Sony declined to comment on its project, which takes place in the 1920s and chronicles British climber George Mallory’s attempts to scale the world’s tallest mountain. One source close to the production says the studio is still committed to the movie, but the film, which Doug Liman (Mr. and Mrs. Smith) is set to direct after finishing the upcoming Tom Cruise-starrer Edge of Tomorrow, will no longer begin production in the next couple of months as originally planned.
Rather, the start date on the film — which now carries the title The Summit and still has Tom Hardy (Inception) attached to play Mallory and Luke Evans (Fast & Furious 6) to play his Australian rival George Finch — has been pushed to either early summer or perhaps even to 2015.
According to another source, the studio’s hesitation on the project centers on concern over how to sell the the film domestically. Overseas, the film’s prospects appear much healthier considering the storyline and international cast but in the U.S. audiences are often reluctant to give period films a chance.
Complicating matters, a schedule change may force star Hardy to drop out. As reported earlier, Benedict Cumberbatch (Sherlock) is still interested in the lead role should Hardy need to leave.
Sony is also being more cost conscious after a rough 2013 and launching a $60 million movie with a competing film in the pipeline may not look too appealing. Last summer the studio was on the wrong end of dueling White House disaster movies. Their White House Down with Channing Tatum and Jamie Foxx opened at the end of June, earning $73 million. It had followed Film District’s Olympus Has Fallen, which opened in March and grossed $98 million.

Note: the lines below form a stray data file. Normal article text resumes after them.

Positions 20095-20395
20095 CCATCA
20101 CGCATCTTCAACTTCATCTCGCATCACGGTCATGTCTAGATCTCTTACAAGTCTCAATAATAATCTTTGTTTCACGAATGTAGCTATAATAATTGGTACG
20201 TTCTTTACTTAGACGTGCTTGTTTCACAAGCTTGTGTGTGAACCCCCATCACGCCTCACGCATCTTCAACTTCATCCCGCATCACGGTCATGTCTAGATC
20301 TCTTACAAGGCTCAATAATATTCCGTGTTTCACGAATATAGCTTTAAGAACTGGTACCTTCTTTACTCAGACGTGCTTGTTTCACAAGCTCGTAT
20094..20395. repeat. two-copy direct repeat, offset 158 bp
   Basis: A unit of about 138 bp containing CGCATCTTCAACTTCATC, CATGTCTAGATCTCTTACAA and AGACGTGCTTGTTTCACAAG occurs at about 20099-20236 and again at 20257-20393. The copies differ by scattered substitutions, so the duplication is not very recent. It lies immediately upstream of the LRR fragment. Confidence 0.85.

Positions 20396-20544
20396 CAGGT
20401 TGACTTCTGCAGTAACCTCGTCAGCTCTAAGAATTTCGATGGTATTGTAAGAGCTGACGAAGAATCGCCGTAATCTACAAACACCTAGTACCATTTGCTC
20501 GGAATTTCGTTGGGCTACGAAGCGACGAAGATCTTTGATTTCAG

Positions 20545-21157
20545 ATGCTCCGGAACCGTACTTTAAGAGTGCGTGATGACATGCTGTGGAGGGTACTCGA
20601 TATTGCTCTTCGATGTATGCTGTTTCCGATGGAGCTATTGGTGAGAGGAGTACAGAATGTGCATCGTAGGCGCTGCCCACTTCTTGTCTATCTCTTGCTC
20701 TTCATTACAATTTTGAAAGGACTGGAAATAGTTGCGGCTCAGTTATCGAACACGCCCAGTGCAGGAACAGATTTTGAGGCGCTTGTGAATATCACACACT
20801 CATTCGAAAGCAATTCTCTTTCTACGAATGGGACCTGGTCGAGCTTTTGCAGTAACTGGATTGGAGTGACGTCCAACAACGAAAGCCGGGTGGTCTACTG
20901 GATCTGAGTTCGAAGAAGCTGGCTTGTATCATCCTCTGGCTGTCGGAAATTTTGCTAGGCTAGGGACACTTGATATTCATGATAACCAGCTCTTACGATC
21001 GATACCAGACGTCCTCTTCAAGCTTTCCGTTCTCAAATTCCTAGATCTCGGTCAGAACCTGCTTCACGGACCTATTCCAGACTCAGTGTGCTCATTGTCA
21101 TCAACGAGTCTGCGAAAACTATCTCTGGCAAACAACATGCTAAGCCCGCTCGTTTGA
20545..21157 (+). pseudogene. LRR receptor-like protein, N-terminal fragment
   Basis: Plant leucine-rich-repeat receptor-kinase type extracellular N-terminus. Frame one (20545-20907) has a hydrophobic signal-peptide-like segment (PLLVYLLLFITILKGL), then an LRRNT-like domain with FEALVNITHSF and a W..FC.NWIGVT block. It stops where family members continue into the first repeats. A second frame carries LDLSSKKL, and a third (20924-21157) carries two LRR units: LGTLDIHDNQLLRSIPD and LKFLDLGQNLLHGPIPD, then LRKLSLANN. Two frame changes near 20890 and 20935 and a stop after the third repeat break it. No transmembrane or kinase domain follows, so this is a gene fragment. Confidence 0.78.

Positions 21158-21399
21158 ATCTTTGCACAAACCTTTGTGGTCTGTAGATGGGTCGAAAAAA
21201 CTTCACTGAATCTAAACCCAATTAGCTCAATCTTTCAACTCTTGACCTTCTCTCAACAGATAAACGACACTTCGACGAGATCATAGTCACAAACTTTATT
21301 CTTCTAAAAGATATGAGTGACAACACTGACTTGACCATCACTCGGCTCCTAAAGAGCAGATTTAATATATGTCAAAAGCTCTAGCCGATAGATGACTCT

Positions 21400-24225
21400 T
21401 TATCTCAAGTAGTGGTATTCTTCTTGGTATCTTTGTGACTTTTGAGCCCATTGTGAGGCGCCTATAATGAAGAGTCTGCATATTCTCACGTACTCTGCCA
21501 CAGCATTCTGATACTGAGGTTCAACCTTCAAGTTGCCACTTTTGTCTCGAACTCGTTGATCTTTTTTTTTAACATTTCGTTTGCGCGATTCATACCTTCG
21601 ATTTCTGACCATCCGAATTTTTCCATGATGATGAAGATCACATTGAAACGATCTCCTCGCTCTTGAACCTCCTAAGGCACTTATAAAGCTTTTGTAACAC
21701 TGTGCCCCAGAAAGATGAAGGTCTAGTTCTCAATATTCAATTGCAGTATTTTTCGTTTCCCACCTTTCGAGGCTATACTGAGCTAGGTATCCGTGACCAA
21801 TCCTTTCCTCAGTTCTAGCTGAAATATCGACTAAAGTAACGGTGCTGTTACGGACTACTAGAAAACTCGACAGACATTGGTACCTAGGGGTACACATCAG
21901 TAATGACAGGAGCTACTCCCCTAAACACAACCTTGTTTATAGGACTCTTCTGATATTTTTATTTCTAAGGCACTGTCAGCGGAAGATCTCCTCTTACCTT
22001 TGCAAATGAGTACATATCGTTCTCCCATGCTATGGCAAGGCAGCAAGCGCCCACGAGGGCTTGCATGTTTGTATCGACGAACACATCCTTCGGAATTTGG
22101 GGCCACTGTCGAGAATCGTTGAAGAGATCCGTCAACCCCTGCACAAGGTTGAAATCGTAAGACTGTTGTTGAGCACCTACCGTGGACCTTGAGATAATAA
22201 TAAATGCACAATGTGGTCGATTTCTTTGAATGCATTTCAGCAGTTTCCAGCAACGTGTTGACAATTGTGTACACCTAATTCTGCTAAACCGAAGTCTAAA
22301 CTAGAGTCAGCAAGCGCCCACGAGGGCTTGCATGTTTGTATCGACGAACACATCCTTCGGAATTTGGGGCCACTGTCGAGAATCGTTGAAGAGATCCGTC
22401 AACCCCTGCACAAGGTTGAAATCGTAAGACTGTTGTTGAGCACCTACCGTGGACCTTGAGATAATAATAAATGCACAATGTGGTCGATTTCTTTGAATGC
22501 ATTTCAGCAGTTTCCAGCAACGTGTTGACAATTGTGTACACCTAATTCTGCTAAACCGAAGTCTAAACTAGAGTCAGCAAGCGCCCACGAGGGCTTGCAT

Still, sources close to the project says the film, which was scripted by Sheldon Turner (Up in the Air), is still important to the studio.
The trick now is to keep that enthusiasm from falling off the mountain.
Paramount has just released a full-length trailer for Labor Day, the upcoming drama starring Josh Brolin and Kate Winslet that centers on young Henry Wheeler (Dylan Minnette/Tobey Maguire), an adolescent struggling to take care of his reclusive mother, Adele (Winslet), after his father leaves. On a back-to-school shopping trip, they run into Frank Chambers (Brolin), who convinces them to take him home and then reveals himself to be an escaped inmate convicted of murder.
The trailer shows that there might be more to Frank’s story than what’s being said in the papers, and soon a romance forms between him and Adele.